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Report on Izalco (El Salvador) — December 1999


Bulletin of the Global Volcanism Network, vol. 24, no. 12 (December 1999)
Managing Editor: Richard Wunderman.

Izalco (El Salvador) Fumaroles active 35 years ago now emitting water vapor at 86°C

Please cite this report as:

Global Volcanism Program, 1999. Report on Izalco (El Salvador) (Wunderman, R., ed.). Bulletin of the Global Volcanism Network, 24:12. Smithsonian Institution. https://doi.org/10.5479/si.GVP.BGVN199912-343030


El Salvador

13.813°N, 89.633°W; summit elev. 1950 m

All times are local (unless otherwise noted)

Izalco's summit crater was visited to examine the fumarole field that was the site of many geochemical and mineralogical studies in the 1960's and 1970's. The remaining fumaroles consist only of water vapor with a maximum temperature of 86°C.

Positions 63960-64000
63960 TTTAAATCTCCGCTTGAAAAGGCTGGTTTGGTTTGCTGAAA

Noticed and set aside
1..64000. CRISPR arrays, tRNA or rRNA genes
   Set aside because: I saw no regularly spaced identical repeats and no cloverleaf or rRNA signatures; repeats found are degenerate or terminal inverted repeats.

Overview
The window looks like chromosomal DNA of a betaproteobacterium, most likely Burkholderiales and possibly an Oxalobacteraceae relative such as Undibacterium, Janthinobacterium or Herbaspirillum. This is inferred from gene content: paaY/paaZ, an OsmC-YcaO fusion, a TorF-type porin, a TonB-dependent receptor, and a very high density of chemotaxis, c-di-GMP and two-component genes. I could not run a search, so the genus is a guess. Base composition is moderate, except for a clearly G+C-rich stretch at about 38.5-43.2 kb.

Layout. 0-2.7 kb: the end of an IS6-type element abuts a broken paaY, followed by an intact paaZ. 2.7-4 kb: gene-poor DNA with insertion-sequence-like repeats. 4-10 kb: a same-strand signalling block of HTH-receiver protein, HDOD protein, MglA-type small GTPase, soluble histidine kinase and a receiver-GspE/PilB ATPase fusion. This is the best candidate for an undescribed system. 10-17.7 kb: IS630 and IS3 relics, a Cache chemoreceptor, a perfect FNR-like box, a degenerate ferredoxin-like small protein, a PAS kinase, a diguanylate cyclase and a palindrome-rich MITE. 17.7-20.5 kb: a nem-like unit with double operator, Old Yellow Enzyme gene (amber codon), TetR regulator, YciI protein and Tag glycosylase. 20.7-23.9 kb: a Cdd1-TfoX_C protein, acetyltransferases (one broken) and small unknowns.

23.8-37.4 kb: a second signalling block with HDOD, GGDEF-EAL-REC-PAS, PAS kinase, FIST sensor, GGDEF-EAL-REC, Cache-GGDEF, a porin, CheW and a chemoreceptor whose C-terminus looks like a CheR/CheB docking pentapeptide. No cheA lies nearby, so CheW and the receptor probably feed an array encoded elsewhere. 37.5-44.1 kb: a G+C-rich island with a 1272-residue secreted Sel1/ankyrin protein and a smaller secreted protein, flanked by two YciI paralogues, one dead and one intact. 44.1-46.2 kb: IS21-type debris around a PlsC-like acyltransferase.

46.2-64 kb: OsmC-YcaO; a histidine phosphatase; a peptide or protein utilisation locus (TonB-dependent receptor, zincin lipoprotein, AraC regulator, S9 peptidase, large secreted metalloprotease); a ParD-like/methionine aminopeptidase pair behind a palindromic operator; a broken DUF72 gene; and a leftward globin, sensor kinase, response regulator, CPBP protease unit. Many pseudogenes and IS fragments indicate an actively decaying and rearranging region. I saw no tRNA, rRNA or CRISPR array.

Volcan de Izalco originated in 1770 A.D. on the S flank of Santa Ana volcano. Frequent Strombolian eruptions from the volcano, known as the "Lighthouse of Central America," produced a 650-m-high stratovolcano within 200 years.

Geological Summary. Volcán de Izalco began growing in 1770 CE on the southern flank of Santa Ana volcano, eventually building a steep 650-m-high stratovolcano truncated by a 250-m-wide summit crater. Frequent Strombolian eruptions during the two centuries prior to the cessation of activity in 1966 provided a night-time beacon for ships, causing it to be known as El Faro, the "Lighthouse of the Pacific." The dominantly basaltic-andesite tephra and lava flows are geochemically distinct from those of both Santa Ana and its fissure-controlled flank vents. Lava flows have primarily erupted from flank vents, traveling as far as about 7 km south down the slopes of Santa Ana.

Information Contacts: Alain Bernard, BRUGEL, Université Libre de Bruxelles 160/02 50, Ave. Roosevelt, 1050 Brussels, Belgium.